2022: End of Year Thoughts – A message from the CIO
Famously known as India’s mountain man, Dashrath Manjhi was a labourer who stayed in a small village in Bihar. There was a mountain in his village that people needed to climb to be able to reach a hospital and get medical assistance. Sometime in 1959, his pregnant wife Falguni Devi was injured while climbing the mountain and needed immediate medical assistance. Unfortunately, the hospital was 55 km away and she could not make it.
Heartbroken and enraged, Manjhi, took it upon himself to make medical care accessible to everyone in his village. Using merely a chisel and a hammer, Manjhi did the impossible and carved a 360-feet-long, 30-feet-high, and 30-feet-wide passage through the mountain reducing the distance to the hospital from 55km to 15 km. He did this by working on the same thing, every day for twenty-two years!
I start this note by talking about India’s Mountain man as his life is an inspiring example of a man whose hard work and perseverance was matched by his long-term goal.
Charlie Munger once famously said “Take a simple idea and take it seriously”. As investors, the obvious yet crucial takeaway from Manjhi’s story is the fact that he worked on one goal for twenty-two years. The benefit of having a long-term investment horizon is well documented and yet we often seem to forget it. Take a look at the image below.
The blue line highlights Sensex’s rolling returns2 from 1990-2022. The green line highlights Sensex’s rolling standard deviation during the same period. As you can see it takes around five years for the return to be higher than the risk and so whenever one is investing in equities, at the very least, one would want to have a five-year investment horizon.
Whenever I am asked about a market prediction, especially at the start of the year, I go back to this chart. It is a gentle but vital reminder that having a long term investing horizon is crucial, especially when we look at the uncertain times we live in.
Since COVID has become a part of our lives, global macro variables have taken many twists and turns. The biggest challenge economies and businesses have been struggling with is the imbalance in demand and supply. Supply chains were initially disrupted with COVID and then further impacted by the Russia-Ukraine war and shut downs in China. The disequilibrium has manifested itself in inflation, which has become the biggest challenge for central banks. The accommodative/lower interest rate policies of central banks decisively reversed in the last fiscal. This has significant repercussions for asset classes across the globe.
India may not be immune to these global headwinds but it is certainly in a better position compared to others. As companies diversify their supply chain, India is emerging as an attractive option to set camp. Manufacturing exports is a theme which we could see play out in India for the next decade.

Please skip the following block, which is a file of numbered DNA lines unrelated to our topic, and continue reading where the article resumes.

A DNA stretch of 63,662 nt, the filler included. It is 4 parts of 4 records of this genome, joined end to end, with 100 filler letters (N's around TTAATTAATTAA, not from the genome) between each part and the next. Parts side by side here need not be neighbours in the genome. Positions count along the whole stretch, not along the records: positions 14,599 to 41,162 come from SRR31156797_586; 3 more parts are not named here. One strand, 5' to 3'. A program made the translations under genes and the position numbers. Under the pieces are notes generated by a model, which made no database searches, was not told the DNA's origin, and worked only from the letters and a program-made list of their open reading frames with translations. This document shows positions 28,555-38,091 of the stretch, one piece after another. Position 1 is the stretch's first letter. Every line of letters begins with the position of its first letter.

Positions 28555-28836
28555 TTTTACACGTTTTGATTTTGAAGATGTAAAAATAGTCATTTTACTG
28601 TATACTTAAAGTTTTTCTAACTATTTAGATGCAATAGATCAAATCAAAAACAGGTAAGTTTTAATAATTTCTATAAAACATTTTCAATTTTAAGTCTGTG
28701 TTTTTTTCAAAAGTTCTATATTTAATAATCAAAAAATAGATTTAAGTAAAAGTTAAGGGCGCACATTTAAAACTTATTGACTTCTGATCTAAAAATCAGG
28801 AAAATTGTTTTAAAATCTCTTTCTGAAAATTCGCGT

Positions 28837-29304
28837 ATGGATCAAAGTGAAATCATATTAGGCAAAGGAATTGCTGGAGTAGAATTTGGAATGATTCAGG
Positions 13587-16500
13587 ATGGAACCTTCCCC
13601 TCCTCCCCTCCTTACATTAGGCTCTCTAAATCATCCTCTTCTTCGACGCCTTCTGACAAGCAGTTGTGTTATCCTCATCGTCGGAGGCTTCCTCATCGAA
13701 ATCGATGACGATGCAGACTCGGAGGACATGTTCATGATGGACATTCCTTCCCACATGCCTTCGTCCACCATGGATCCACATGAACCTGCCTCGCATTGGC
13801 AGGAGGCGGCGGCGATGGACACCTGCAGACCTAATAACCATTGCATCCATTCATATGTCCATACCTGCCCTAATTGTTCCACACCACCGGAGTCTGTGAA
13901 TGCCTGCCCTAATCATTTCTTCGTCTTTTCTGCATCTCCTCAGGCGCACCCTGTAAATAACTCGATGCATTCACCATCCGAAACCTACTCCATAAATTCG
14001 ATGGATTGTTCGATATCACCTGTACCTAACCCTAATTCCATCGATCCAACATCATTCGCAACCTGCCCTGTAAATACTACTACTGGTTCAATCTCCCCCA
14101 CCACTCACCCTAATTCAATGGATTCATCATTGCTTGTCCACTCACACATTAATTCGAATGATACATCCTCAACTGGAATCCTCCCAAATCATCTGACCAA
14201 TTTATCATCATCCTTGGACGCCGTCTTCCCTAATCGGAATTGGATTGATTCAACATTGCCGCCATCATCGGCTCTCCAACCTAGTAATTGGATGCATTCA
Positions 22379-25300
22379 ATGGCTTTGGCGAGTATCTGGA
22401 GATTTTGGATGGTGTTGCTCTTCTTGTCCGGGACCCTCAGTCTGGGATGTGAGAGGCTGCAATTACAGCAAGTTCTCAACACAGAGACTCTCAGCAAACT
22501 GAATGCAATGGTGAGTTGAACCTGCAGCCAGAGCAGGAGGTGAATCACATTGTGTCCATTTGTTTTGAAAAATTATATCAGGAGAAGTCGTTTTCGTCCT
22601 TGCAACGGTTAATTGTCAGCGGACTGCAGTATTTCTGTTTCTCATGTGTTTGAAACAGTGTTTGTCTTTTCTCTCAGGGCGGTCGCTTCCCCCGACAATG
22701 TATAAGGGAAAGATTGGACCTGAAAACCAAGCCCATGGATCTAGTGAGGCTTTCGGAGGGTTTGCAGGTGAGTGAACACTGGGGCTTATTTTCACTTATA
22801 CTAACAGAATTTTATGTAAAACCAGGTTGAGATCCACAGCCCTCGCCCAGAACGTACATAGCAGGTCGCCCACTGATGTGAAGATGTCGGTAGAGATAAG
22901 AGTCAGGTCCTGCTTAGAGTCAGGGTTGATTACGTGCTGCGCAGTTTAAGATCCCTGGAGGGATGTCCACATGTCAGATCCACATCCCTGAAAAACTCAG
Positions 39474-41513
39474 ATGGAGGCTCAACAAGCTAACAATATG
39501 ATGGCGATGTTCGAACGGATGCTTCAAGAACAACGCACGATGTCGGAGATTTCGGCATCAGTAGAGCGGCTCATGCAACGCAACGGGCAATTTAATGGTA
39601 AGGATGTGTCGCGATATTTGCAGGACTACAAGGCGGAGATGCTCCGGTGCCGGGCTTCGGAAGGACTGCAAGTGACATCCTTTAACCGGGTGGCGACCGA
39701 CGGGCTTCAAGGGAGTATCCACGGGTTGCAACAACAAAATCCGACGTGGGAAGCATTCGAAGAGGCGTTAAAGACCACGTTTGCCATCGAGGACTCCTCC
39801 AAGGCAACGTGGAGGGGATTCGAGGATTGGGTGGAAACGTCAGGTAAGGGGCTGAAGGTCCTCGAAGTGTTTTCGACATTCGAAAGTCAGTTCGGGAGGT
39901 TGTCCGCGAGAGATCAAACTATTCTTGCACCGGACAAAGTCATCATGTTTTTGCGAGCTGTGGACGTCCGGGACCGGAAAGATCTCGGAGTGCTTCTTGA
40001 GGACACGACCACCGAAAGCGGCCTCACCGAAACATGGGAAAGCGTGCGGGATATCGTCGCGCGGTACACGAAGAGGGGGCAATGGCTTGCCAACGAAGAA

Interestingly in the last twenty years, a staggering 156 of the current BSE500 companies have generated 20% or greater dollar annual returns. In comparison only 35 of the current S&P 500 companies delivered a similar return. That number is 5 for China(SHCOMP) and 2 for Japan(TPX500).3A momentous difference!
When we look at the current BSE 500, the two sectors with the largest weights are financials and IT. Together, the sectors make up more than 40% of the index weight. 4 Furthermore, the total salaries of the employees from those two sectors is close to 50% of the total wage bill of the BSE 500 index.5 The consumption cycle is often impacted by the performance of these two sectors. Fortunately, both these sectors seem to be in good shape.
That is not to say that geo political and macro shocks will not impact businesses and valuations. They will. However, if you are willing to have a long term goal like Manjhi did, India is definitely a promising investment prospect.
- Source: Bloomberg. Note: The above chart shows the rolling 1yr, 2yr, 3yr, 5yr, 7yr and 10yr returns for Sensex and the volatility in these returns. Volatility has been calculated as the Standard deviation of these returns (dispersion from the mean returns). Data since Jan 2, 1990 to November 30, 2022 has been used for this exhibit
- Rolling returns are a way of measuring the performance of an investment over a certain period of time. They are calculated by taking the total return of an investment over a certain period of time, such as one year, and then “rolling” this period forward by a certain amount, such as a day/week/month.
- Source: Bloomberg. Data as on Sep 30, 2022. SHCOMP index tracks daily price performance of all A-shares and B-shares listed on Shanghai stock exchange. As on Sep 30, 2022 there were around 1957 stocks in the index. Past performance is not a guarantee for future returns
- Source: S&P- BSE 500 Index as on 22nd December, 2022
- Source: Ace Equity as on 22nd December 2022
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